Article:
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A while back I asked about adding my 1.5" thick pieces of mineral wool insulation batts ontop of my 12" thick fiberglass I am installing in my attic. As I have began doing this, I am seeing that the fiberglass is so fluffy that throwing on the 1.5" thick batts weighs the fiberglass down an inch or more. There is no way this insulation will not settle if it squishes that easily. Am I doing more harm than good with the extra layer? This 12" insulation is 10" at best.

  • I'm guessing there ceiling joists. How much does the fiberglass project over the ceiling joists? Or how much will the fiberglass compress until the mineral wool is supported by the ceiling joists? – ojait Nov 24 '15 at 16:25
  • @ojait - it sticks out roughly 5 to 8 inches. Some trusses are 2x4 and some 2x6. I'm not leaning towards no mineral wool except possibly stuffing some in the very corners (hip roof). – Nic Nov 25 '15 at 2:20
  • Ohh, Trusses! They're a pain to insulate around. So there is 5-8 inches that the mineral wool can compress before being stopped by the truss member? The 'corners' are the roof/wall location? – ojait Nov 25 '15 at 3:00
  • This is new construction so much easier than crawling in an attic. The fiberglass can compress that much if I had enough weight. The mineral wool only compresses fiberglass 2-3". But still a backwards attempt. The corners are tight kneewall areas where a bridge truss runs with jack truss members connecting to it to form the hip style roof. – Nic Nov 25 '15 at 12:52
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Even though the fiberglass is getting slightly compacted by the mineral wool on top; the minor R-value that may be lost to compaction is easily outweighed by the increased R-value of the extra mineral wool. The only adjustment that could be made (and it is a laborious one) is to increase the height of the joists so they are above the fiberglass and support the mineral wool. Just to be sure the mineral wool is being installed at right angle to the fiberglass?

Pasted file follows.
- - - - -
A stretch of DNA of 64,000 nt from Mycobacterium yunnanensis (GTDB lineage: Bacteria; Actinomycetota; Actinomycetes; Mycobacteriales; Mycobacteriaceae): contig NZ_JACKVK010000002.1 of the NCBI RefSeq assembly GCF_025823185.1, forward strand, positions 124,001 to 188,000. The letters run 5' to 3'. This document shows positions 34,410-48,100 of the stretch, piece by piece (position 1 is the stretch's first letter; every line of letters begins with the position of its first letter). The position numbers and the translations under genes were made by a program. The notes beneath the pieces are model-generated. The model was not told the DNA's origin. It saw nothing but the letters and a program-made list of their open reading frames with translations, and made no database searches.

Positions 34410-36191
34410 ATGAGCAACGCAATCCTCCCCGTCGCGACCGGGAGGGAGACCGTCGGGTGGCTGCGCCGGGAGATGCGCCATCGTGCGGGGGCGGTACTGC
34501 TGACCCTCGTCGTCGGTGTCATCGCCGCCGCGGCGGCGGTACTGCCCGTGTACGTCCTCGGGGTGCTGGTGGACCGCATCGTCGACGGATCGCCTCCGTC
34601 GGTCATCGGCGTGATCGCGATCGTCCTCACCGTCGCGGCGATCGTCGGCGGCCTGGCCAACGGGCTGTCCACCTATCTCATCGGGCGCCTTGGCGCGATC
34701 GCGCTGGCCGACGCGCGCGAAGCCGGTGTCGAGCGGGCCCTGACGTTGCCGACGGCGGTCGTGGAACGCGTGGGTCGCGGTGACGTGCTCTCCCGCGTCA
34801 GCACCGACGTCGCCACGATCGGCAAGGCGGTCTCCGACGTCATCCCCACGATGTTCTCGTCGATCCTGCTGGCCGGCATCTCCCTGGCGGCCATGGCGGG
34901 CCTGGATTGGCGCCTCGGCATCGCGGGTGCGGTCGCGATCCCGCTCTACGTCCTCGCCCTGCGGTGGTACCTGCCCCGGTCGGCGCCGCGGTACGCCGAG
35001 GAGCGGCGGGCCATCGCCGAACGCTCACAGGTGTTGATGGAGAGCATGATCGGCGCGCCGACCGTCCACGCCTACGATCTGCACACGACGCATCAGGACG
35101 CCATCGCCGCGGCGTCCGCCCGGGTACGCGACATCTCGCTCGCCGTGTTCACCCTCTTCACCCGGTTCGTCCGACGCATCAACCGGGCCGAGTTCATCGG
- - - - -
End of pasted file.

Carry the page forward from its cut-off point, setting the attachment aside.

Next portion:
• I can't find a huge difference in r-value between fiberglass and mineral wool per-inch. I'm seeing, at most, a range of 2.5 (fiberglass) to 3.0 (mineral wool). I don't think the math is actually coming out showing that the mineral wool is a net benefit after compaction of the fiberglass. – DA01 Nov 24 '15 at 15:22
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You are correct, the R value of any material depends on many things, but with fiber type insulation, the internal dead airspaces are critical. If you have a 12" insulation that has been compressed to 10", you have lost 2/12 of your R value, or about 17%. The coefficient of thermal conductivity hasn't changed for the material (glass, stone, etc), but the CTC of the trapped air has because there is less of the air in the insulation. If you started with an R30 and you lose 17%, you are down to an R25. This will decrease over time as well as the insulation compresses with age. As long as the mineral wool insulation is higher than R5, you are winning. However, for a 1.5" batt of mineral wool insulation like Roxul or something similar, you probably are less than that (but it does depend on the specific thermal insulative characteristics of your actual material. You would be much further ahead to add a dense Styrofoam like SM. It is light and you could put the individual sheets on little risers (lumber, strips of foam, etc) above the ceiling joists to ensure a seamless foam barrier and prevent future settling and thus compression of the fiberglass batts below.

  • I have roughly 150 pieces of mineral wool shavings that are16" x 1.5" x 47". The fiberglass comes extremely compressed. I fluff each piece in the rafters and maybe get the full 12". But I watch it compress itself even after I fluff it since it is not dense. Mineral wool is better r value and much more dense. I don't know where to use these scraps otherwise. And I am not sure if the fiberglass benefits from having the mineral wool atop if it squishes an inch or two down from weights but gains density. – Nic Nov 24 '15 at 13:04
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As Personal says, the value of batt insulation is primarily in the air. So compressing definitely affects the R-value.

Fiberglass batt insulation has an R-value of 3.14 per inch.

12" will give you about 38 for an R-value.

10" will give you about 32.

Mineral wool gives you about the same R-value.

So, yes, you are likely doing more harm than good or...at best, no harm at all but just adding time and money...by going from 12" of insulation to 11.5".

  • Added a comment to personals answer. Still thinking its a time waste and to just leave it alone? – Nic Nov 24 '15 at 13:07
  • @nic I don't think Mineral Wool is all that more efficient than fiberglass. Most show it having the same--if just slightly more--Rvalue vs. fiberglass per inch. As such, yes, it's a waste of time and money if you are ultimately ending up with fewer inches of total insulation. – DA01 Nov 24 '15 at 15:20

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